District [SFWMD] desires to award a construction contract for the C-43 Reservoir; an earthfill dam with total perimeter length of approximately 16.3 miles and a separator dam of 2.8 miles in length separating the reservoir into two cells. The Reservoir will encompass approximately 10,000 acres and will store 170,000 acre-feet of water when full . . . This Resolution shall take effect immediately upon adoption. PASSED and ADOPTED this 11th day of October, 2018. 

The C-43 reservoir will be located in the
“Lower West Coast
” region.

Click on image to enlarge:

Question: How many of you reading this have ever heard about the C-44 reservoir in the press and news media? But more about that at a later time.

Learn more about the C-43 Reservoir project below. Unlike a reservoir proposed for Palm Beach County that may happen in a decade or so — might solve the problems such as blue-green algae in the St. Lucie River and estuary and a project some people hope will work — the C-43 reservoir is a project actually moving forward. See the memorandum below from the SFWMD meeting yesterday.

And please take note!

The message has changed. No more “bumper sticker” solutions to serious problems. The mantra ‘Send Water South’ has been replaced by words that actually mean something:

“Send Money South!”

A message that means send the funding south from Washington, D.C., addressing the bureaucratic constraints, and complete projects and fund others in the planning phase that will successfully move more water from north of Lake Okeechobee to the south and serve all sixteen counties and the waters that will then flow into tide at Florida Bay at the southern end of Everglades National Park.

Without further ado . . . to the memorandum from last Thursday’s meeting of the SFWMD Governing Board:


To: Governing Board Members

From: John P. Mitnik, Chief Engineer [from Executive Management; for “How We’re Organized” click on this link]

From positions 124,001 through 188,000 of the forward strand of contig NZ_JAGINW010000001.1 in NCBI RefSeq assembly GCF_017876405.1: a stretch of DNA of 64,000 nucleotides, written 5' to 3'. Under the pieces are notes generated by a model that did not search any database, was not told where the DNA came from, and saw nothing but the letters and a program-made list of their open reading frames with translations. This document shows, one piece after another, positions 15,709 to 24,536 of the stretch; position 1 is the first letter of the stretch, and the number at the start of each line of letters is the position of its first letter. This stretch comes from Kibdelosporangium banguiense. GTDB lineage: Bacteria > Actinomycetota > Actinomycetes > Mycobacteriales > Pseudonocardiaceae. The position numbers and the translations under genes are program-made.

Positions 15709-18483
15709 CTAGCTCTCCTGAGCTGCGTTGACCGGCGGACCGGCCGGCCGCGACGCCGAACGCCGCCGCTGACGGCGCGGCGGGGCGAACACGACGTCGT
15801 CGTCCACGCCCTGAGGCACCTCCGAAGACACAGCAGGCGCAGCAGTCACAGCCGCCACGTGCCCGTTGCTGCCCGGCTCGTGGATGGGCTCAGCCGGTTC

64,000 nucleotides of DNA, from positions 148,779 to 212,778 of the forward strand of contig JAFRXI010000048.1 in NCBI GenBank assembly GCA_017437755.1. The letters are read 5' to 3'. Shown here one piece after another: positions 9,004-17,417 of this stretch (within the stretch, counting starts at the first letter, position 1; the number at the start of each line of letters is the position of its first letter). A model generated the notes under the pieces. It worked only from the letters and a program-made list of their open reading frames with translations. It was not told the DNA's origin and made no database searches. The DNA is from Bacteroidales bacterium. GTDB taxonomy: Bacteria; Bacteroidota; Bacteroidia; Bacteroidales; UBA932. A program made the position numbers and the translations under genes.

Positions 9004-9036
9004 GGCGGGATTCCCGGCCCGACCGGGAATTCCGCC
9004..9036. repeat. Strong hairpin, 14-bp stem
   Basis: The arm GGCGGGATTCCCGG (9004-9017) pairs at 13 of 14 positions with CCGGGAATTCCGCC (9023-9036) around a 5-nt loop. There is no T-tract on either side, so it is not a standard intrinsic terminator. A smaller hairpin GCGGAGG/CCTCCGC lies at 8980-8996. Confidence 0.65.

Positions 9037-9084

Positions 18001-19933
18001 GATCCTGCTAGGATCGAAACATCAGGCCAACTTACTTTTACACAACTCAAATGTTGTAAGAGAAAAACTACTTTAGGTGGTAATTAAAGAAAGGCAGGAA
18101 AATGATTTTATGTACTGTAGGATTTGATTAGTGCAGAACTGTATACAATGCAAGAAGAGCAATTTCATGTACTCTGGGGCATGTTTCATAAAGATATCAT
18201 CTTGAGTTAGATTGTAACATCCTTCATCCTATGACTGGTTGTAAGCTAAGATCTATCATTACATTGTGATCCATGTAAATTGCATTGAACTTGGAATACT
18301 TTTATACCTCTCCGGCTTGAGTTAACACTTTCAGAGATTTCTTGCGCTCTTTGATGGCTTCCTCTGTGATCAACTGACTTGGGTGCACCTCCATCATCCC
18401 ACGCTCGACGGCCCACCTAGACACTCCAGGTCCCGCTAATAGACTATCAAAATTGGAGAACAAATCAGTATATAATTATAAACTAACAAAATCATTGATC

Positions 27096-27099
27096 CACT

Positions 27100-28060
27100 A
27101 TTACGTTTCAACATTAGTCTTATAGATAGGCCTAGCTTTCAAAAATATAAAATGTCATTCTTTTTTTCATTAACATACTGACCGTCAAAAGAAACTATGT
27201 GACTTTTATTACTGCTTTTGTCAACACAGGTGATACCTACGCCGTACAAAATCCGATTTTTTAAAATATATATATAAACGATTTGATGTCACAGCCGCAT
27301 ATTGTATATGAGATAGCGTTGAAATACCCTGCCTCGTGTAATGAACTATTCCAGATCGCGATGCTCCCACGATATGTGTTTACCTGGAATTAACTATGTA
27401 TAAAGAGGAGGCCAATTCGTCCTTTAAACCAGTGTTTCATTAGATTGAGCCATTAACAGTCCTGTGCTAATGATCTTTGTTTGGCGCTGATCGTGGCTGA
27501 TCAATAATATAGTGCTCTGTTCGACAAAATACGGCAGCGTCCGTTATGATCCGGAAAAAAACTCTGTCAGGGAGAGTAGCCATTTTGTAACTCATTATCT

Date: October 11, 2018

Subject: C-43 Reservoir Package 4 Civil Works Prequalified Short-List Approval

Agenda Item Background:

As part of CERP [Central Everglades Restoration Plan], the Caloosahatchee (C-43) West Basin Storage Reservoir, located in Hendry County, will store 170,000 acre-feet of water when full. The District issued a 2-part solicitation to identify contractors qualified to construct the dam and specific major features of work. The first part of the solicitation requested statements of qualifications and bonding capacity. The District reviewed the qualifications submitted to determine whether the Respondents are responsive and responsible by verification of references from representative projects to confirm they have the minimum qualifications and experience as requested in this Solicitation. Upon completion of the contract specifications and drawings, short-listed firms will receive a request from the District to submit a price in the second step of this two-step solicitation process.

Core Mission and Strategic Priorities:

The C-43 Reservoir Package 4 Civil Works Project supports the District’s core mission of ecosystem restoration.

Funding Source:

The project will be funded through Save Our Everglades and Land Acquisition Trust Funds and is eligible for cost crediting by the U.S. Army Corps of Engineers through the Project Partnership Agreement.

End of memorandum.

To learn more about the South Florida Water Management District and the other four (4) water management districts in Florida click on this link.

And remember, the mantra “Send Water South” has been replaced by “Send Money South!” from Washington, D.C. to fund projects already in progress and other projects that are actually in the planning phase.